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FAITH WALK

What is the Lord’s Prayer?

By Pastor Billy Register, 
True Life County Church

Posted 4/4/24

The Lord's Prayer is not just a set of words we recite; it's a profound and transformative guide to prayer given to us by Jesus Himself. In Matthew 6:5-7, Jesus instructs his disciples on how to pray …

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FAITH WALK

What is the Lord’s Prayer?


Posted

The Lord's Prayer is not just a set of words we recite; it's a profound and transformative guide to prayer given to us by Jesus Himself. In Matthew 6:5-7, Jesus instructs his disciples on how to pray sincerely, warning against empty repetitions and emphasizing the importance of heartfelt communication with God.

This timeless prayer consists of five significant components, each offering

a unique perspective on our relationship with God:

Adoration: The Lord's Prayer begins with adoration, acknowledging the holiness and greatness of God. We address Him as "Our Father in heaven", recognizing His divine nature and sovereignty over all creation. This sets the tone for our prayer, humbling ourselves before God and expressing reverence for His majesty.

Consecration: Following adoration, we consecrate ourselves to God's will, saying, "Your kingdom come, your will be done, on earth as it is in heaven." This step aligns our desires with God's purposes, surrendering our plans and ambitions to His divine authority. It's a profound act of submission and trust, acknowledging that God's way is always best.

Supplication: In the next part of the prayer, we bring our needs and concerns before God, asking for daily provision and forgiveness. We say, "Give us today our daily bread", acknowledging our dependence on God for sustenance. We also seek forgiveness for our shortcomings, recognizing the importance of repentance and reconciliation in our relationship with God and others.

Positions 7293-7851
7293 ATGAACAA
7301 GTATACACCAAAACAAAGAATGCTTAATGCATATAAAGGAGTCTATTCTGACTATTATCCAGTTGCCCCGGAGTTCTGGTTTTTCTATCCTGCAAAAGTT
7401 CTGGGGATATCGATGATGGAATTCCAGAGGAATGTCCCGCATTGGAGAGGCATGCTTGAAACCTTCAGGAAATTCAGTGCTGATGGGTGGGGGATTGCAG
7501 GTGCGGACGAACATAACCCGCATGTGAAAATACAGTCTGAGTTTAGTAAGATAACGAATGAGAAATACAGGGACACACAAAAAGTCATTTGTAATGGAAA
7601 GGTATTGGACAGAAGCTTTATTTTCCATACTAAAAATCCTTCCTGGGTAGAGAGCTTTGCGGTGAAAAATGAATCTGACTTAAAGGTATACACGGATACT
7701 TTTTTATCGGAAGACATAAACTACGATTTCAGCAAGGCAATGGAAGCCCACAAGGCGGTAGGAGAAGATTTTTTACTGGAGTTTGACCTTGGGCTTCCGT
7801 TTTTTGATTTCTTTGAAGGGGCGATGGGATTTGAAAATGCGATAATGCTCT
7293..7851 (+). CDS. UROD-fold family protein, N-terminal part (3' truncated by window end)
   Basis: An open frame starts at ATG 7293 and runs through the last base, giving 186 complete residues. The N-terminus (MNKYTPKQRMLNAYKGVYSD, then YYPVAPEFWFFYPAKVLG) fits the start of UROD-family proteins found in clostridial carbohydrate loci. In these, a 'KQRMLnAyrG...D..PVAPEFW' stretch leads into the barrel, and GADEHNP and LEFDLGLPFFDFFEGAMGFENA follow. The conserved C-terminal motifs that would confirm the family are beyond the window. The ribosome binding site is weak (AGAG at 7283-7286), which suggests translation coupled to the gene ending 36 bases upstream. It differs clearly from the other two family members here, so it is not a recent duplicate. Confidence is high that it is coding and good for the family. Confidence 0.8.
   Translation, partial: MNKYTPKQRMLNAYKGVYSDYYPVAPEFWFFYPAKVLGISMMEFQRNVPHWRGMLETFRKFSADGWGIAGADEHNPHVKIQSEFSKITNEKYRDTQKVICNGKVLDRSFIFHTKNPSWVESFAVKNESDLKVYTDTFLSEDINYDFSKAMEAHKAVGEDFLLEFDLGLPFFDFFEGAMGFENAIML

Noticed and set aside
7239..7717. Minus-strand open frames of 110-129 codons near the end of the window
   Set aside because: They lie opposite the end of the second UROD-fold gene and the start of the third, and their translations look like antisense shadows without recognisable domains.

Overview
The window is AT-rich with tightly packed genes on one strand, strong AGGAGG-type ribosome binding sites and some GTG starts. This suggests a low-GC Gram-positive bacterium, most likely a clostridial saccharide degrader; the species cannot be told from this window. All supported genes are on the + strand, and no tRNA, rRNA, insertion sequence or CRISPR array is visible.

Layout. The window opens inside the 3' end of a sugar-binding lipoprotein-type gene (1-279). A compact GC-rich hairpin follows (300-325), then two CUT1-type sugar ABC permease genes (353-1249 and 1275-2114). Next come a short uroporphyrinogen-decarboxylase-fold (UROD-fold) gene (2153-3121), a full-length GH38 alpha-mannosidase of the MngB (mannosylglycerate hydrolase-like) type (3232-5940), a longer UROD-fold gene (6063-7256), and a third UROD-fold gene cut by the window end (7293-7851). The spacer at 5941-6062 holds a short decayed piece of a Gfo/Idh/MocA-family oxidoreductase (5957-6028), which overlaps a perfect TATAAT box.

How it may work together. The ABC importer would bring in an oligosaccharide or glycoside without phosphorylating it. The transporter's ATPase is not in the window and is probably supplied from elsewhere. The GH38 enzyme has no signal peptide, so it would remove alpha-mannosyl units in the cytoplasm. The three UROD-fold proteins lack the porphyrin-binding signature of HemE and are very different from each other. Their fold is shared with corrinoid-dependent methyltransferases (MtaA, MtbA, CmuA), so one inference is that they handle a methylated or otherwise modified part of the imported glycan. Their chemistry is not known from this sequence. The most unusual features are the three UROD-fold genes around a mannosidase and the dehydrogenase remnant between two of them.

Intercession: The Lord's Prayer extends beyond our personal needs to include intercession for others. We pray, "Forgive us our debts, as we also have forgiven our debtors" recognizing our interconnectedness as members of the human family. This component teaches us to extend grace and forgiveness to others as we have received from God.

Protection: Finally, we conclude the prayer with a plea for protection from temptation and evil. We say, “And lead us not into temptation but deliver us from the evil one", acknowledging our vulnerability to sin and our need for God's guidance and protection.

Over the next five weeks, we will examine each of these components, exploring their significance and relevance in our prayer lives. Together, let’s walk through the Lord's Prayer, discovering a fresh look at the beauty and power of speaking to our Heavenly Father.

You can write the Pastor at pastorbilly@findtruelife.com